Capt Lynk slipped a fat minnow on a Salty Bay Bait Head and cast it to just beside the rip where the two creeks blended into the larger one. He said he was going to let the tide push it into the larger creek as if it was injured. The first few casts and drifts didn’t attract any attention, but on the fourth cast, something thumped the bait hard and sat down with it.
The fish bounced the rod tip hard one time when it grabbed the bait. The bait stopped moving with the current and Capt. Lynk dipped his rod tip to give the fish some slack to get the bait in its mouth.
“That felt like a flounder,” Capt. Lynk said. “It has to turn the bait until it’s head first to be able to swallow it, so I’m going to give it a few seconds to do that.”
After about 10 seconds, Capt. Lynk reeled the line tight and reared back to set the hook. The rod bent deeply and began pulsing. The little spinning reel squealed as it gave up line. The flounder didn’t like the sting of the hook and was trying to get away from whatever caused its pain. It pulled hard, but the line held strong. In a few minutes, Capt. Lynk led the flounder to boat side and deftly scooped it up with his landing net.
A few minutes later this repeated itself. Capt. Lynk was lightly twitching a minnow across the bottom when a fish hit hard and immediately bent his rod over while taking line. He thought it might be a drum, but in about a minute the broad tail of a flounder swept across the surface sending it down again.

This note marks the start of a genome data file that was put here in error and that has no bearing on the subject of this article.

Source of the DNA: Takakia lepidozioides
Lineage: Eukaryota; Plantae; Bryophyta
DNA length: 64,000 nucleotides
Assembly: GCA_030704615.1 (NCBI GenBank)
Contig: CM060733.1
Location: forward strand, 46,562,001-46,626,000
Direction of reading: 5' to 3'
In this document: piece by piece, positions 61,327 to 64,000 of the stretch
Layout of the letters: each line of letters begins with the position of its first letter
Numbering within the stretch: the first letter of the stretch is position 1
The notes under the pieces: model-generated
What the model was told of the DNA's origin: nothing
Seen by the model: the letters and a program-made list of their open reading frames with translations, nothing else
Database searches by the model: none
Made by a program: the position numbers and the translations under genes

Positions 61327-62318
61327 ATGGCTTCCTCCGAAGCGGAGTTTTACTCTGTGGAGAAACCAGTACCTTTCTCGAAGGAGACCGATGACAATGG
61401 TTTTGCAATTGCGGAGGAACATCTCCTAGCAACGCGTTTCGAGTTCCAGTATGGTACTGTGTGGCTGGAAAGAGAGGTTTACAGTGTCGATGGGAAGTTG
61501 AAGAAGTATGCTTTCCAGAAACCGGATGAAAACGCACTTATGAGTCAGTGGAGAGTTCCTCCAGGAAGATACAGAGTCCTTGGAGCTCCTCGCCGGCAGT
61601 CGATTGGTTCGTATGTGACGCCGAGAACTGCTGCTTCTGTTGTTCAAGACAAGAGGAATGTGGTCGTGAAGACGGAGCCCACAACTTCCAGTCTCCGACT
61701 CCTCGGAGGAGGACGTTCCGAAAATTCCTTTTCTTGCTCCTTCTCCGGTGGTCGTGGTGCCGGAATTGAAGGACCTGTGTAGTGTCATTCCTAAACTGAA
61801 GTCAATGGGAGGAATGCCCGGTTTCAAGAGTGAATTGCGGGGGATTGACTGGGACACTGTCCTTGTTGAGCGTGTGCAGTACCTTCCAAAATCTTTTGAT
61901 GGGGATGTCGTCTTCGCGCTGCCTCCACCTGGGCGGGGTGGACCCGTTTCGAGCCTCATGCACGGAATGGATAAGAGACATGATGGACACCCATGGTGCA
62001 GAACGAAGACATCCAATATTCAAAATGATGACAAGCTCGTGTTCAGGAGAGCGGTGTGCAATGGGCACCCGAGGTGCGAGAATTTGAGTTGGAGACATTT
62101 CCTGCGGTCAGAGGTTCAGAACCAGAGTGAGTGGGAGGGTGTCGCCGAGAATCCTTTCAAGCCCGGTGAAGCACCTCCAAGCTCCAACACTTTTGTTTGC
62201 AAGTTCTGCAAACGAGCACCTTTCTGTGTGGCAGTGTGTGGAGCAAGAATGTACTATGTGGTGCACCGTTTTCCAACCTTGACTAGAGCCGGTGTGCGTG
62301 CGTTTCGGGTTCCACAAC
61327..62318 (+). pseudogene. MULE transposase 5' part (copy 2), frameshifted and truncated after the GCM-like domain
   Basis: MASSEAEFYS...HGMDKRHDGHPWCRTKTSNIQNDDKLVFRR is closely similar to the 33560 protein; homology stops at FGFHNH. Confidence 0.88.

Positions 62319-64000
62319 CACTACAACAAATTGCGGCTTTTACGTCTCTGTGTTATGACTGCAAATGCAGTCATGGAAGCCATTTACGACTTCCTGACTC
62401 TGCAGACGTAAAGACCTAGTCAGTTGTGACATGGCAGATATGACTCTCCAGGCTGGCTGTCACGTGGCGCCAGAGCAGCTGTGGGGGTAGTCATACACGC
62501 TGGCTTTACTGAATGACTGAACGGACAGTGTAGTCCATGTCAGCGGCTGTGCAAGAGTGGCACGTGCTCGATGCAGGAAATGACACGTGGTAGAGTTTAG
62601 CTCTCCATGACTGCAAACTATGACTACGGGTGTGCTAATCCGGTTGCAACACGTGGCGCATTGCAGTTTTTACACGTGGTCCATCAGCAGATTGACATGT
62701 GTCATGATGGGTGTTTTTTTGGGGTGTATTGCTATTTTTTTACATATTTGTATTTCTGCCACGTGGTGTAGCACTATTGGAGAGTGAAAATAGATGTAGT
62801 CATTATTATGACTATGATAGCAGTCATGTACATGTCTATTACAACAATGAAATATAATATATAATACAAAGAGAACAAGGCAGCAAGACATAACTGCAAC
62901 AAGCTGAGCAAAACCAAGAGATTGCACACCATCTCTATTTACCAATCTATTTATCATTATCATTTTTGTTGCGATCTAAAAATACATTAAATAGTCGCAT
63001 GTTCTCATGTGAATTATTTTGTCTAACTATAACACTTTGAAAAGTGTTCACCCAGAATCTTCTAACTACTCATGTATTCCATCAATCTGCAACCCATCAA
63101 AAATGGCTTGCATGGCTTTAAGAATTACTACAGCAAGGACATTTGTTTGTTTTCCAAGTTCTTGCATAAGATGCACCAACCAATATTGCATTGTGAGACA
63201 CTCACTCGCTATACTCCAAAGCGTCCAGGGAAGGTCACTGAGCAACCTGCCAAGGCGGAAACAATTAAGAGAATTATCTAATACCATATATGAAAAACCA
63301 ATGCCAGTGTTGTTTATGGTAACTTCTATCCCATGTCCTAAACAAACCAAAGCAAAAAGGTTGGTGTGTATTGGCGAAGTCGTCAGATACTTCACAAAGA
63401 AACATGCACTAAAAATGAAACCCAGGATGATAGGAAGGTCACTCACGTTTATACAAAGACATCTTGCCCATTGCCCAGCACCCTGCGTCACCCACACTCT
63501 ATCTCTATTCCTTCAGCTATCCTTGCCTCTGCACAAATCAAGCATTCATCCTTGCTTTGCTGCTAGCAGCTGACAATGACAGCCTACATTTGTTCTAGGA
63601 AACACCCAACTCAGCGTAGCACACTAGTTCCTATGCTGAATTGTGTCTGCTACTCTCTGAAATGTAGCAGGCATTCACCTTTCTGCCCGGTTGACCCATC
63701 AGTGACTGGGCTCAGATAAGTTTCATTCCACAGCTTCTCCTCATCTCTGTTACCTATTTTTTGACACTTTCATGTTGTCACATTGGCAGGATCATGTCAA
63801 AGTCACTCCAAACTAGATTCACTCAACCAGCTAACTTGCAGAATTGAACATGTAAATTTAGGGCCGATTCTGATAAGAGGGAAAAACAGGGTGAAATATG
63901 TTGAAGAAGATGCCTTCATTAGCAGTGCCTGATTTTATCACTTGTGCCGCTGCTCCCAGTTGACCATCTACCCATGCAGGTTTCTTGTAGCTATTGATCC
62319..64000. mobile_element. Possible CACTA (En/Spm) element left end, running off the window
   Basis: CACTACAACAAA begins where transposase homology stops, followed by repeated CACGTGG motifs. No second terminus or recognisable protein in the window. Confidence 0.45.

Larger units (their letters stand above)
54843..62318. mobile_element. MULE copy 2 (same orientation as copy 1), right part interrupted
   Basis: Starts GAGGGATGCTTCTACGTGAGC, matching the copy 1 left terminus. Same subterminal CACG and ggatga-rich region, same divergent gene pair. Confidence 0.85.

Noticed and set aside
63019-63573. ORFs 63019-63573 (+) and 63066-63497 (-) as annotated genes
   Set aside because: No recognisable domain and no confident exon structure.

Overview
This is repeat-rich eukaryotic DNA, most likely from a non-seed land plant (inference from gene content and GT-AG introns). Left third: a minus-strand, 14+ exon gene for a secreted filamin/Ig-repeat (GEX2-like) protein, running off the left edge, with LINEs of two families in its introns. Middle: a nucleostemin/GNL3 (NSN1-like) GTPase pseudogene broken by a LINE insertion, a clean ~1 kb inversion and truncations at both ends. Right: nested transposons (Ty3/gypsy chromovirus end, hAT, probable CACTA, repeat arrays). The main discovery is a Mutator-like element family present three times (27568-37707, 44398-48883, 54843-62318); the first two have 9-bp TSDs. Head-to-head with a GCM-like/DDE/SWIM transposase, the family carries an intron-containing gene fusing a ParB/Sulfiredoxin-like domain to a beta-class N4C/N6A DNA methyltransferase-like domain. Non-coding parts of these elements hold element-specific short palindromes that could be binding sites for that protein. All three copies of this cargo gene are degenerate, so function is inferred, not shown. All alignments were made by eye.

As he scooped the flounder up in his landing net, Capt. Lynk said, “Flounder don’t hit like that very often. It must have been hungry. Flounder usually grab a bait and settle back on the bottom to turn and swallow it. That must have gone in just right for the flounder to have sucked it in so quickly.”
After a while the tide began running strong and the action slowed. Capt. Lynk said it was time to relocate and headed away from the inlet. He said moving inland would put us at the next place with the tide just beginning to fall.
Arriving at this spot, Capt. Lynk had to work around some oyster rocks to get in position. He baited hooks and instructed where the shallow water ended, dropping off an oyster rock into the channel and said to cast as close to that edge as possible. He said he was going to fish this spot with a Salty Bay shrimp to see if it might do better. He tied the shrimp on with a loop so it would move as freely as possible in the water and then smeared it liberally with Pro-Cure Scent Gel. He said the scent works really well and often convinces a fish to take a bait it wouldn’t otherwise.